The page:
Earlier this month, EPIC filed a Freedom of Information Act request with Region 5 of the U.S. Forest Service aimed at acquiring documents detailing the effects of trespass marijuana growing on public lands, and their impacts on forests, fish, and wildlife. EPIC has requested information regarding the number and size of trespass grows, the status of the Forest Service’s monitoring and enforcement efforts, and the amount and type of toxic chemicals found at individual grow sites. EPIC has also requested information pertaining to how the existence of these trespass grows has hampered the ability of the Forest Service to conduct essential survey and monitoring activities from threatened and endangered wildlife species, most notably the Northern Spotted Owl.

Bear paw print in chemicals. Photo by Mourad Gabriel

Bear paw print in chemicals. Photo by Mourad Gabriel

Of particular concern regarding trespass marijuana production on public lands, is the use of anticoagulant rodenticides that can have a deadly effect not only on the rodents targeted for eradication, but also on other wildlife species that prey on these rodents. Anticoagulant rodenticides can persist in forest ecosystems, and can infect the food chain that supports a myriad of threatened and endangered wildlife species, such as owls, fishers and martens.

EPIC’s Freedom of Information Act request will help to evaluate the monitoring and enforcement efforts of the Forest Service,  provide a window into the amount of illegal and egregious trespass marijuana agriculture on public lands and serve to inform the public about the nature and extent of this problem and its associated effects on threatened and endangered wildlife species, and public lands resources in general.

EPIC is dedicated to combatting these egregious and illegal marijuana cultivation activities on public lands as a significant threat to watersheds, forests, fisheries and wildlife. EPIC is also dedicated to shedding the light-of-day on these activities in order to inform, and engage the public and decision-makers. Trespass marijuana agriculture on our public lands pose an ominous threat to our wild California, and to the essential and irreplaceable resources that our public lands support. EPIC will continue to advocate for small-scale and sustainable marijuana agriculture that honors the importance of our public lands, as well as our water, forests, fish, and wildlife.

Groundwater Legislation is Not Strong Enough

Thursday, September 11th, 2014

Sprinklers water grass fields at 1pm, during in the hottest part of the day.

The recent drought that has been experienced throughout the west has brought much needed attention to the mismanagement of water resources, particularly in the State of California, which currently lacks groundwater regulations. With rivers drying up and drought conditions worsening, there is a clear need for regulation to address the ongoing extraction of groundwater resources. However, the currently proposed legislation falls short because it relies too heavily on local agencies, fails to prescribe adequate timeframes for compliance, fails to take into account beneficial uses of water, fails to establish a clear path for the public and local agencies to evaluate the potentially significant environmental effects of groundwater extraction, and fails to challenge the efficiency of a groundwater management plan.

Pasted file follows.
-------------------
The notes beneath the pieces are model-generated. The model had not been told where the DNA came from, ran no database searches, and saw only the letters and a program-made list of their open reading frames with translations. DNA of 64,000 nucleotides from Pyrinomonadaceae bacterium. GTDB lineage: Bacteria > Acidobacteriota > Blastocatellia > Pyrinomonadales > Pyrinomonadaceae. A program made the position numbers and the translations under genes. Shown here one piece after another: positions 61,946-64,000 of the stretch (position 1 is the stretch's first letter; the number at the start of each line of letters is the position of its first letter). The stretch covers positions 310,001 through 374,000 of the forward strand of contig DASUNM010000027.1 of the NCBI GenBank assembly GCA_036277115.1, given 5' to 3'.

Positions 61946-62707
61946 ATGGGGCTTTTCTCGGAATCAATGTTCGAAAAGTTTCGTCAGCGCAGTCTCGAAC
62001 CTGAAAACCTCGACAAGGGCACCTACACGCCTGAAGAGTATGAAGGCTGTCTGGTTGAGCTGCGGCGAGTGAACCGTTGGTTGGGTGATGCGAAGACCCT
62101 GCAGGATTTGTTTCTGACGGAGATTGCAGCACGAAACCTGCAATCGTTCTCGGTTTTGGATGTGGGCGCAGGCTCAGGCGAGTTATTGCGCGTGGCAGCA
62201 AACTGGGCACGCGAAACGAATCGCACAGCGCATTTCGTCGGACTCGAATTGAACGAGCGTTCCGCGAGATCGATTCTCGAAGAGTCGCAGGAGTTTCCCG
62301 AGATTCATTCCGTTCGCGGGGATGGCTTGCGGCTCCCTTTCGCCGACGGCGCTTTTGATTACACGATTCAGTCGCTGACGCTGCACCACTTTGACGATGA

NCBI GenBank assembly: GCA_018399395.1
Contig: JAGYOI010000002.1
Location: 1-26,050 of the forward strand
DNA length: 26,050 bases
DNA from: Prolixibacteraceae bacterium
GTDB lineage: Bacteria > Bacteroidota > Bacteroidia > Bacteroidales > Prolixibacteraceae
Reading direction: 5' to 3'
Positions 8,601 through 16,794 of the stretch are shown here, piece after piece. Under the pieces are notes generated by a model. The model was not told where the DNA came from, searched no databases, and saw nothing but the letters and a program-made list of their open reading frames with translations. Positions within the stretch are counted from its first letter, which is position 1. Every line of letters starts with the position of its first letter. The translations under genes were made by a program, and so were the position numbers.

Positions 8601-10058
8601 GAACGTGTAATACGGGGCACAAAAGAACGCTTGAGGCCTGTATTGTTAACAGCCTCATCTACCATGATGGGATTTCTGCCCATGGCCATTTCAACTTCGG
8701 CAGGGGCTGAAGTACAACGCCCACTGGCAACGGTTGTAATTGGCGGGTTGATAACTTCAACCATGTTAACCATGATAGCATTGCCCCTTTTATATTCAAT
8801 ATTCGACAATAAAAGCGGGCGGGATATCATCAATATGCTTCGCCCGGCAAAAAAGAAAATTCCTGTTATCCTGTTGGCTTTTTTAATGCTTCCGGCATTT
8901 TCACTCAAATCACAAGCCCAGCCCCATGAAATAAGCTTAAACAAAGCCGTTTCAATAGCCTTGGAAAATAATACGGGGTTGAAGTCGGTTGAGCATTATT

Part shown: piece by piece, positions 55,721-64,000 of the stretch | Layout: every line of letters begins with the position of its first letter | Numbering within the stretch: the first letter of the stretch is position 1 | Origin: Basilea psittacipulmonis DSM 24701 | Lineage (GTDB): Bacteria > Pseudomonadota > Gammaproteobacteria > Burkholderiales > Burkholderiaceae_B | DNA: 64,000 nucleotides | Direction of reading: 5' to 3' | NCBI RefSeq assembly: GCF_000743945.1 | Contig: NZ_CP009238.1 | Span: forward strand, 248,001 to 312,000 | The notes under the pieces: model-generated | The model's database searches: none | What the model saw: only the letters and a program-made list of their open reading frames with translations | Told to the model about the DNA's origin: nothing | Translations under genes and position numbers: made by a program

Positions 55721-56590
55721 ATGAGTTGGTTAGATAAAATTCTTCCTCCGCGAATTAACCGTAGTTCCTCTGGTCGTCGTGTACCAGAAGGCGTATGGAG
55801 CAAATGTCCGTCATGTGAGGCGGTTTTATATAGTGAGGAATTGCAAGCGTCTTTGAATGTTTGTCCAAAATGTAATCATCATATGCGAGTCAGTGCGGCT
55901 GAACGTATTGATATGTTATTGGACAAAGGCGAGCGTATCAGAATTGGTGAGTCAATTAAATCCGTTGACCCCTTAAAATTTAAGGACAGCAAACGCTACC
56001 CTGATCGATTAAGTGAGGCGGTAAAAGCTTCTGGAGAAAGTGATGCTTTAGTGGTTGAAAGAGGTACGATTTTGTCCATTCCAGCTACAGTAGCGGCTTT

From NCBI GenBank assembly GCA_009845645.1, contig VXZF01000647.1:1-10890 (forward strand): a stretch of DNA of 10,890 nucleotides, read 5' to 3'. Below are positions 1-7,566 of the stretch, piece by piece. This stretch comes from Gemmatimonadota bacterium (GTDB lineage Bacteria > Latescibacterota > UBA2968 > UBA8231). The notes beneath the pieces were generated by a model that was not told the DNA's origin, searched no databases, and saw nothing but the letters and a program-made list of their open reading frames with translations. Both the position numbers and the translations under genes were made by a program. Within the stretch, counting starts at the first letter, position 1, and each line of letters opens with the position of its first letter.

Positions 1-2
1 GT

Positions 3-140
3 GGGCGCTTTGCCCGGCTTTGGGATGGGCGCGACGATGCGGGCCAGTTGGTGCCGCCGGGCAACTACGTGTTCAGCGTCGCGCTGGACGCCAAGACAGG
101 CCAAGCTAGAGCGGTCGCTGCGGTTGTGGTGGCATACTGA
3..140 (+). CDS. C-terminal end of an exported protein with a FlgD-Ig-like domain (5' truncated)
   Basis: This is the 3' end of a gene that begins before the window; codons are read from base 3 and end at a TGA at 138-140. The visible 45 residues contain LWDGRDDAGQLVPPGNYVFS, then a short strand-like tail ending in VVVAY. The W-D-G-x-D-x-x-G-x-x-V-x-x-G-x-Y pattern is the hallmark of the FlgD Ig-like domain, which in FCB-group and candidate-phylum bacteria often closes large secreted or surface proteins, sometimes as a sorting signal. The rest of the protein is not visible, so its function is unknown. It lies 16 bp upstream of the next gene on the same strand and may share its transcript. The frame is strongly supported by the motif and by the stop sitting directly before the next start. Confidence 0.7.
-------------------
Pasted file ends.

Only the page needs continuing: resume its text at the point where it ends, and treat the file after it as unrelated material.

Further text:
The State of California is poised to enact landmark sustainable groundwater management legislation. Faced with an unprecedented drought, and the acknowledgment that existing laws do not adequately meet the public’s interest in sustainable groundwater management, the state legislature has proposed three bills aimed at creating a new framework for the management of groundwater resources.

Senate Bill 1168 (Sustainable Groundwater Management Act), Assembly Bill 1739 and Senate Bill 1319 together propose to establish a new framework for the creation of sustainable groundwater management plans to establish minimum standards for sustainable groundwater management, provide local groundwater agencies with the authority and technical assistance necessary to sustainably manage groundwater, to avoid subsidence, to increase groundwater storage and remove impediments to recharge, and to maximize local management of groundwater basins while minimizing state intervention.

The purpose of the law is to require development of “groundwater sustainability agencies” and “groundwater sustainability plans,” and to provide procedures for their creation, implementation and enforcement measures by state agencies if the plans are not being effective. All other state resource agencies, and effectively cities and counties in the general planning process, are required to consider the policies of the law and any groundwater sustainability plans when revising or adopting their own policies, regulations, criteria, or even when issuing orders or determinations.

The legislation further requires the designation of high-and-medium priority groundwater basins as of January 1, 2017. These basins shall be managed under a groundwater sustainability plan or coordinated sustainability plans by January 31, 2020. All other high or medium-priority groundwater basins not covered by that provision shall be managed by the required plans by January 31, 2022. Development of sustainability plans for low and very-low priority basins are encouraged, but not required. The Department of Water Resources (DWR) is required to categorize each basin as high, medium, low or very low priority by not later than January 31, 2015. If, after initial categorization, a basin is elevated to a medium- or high-priority basin, a local agency shall have two years after that reprioritization to either (1) establish a groundwater sustainability agency and five years to adopt a groundwater sustainability plan, or (2) two years to satisfy the requirements of the legislation.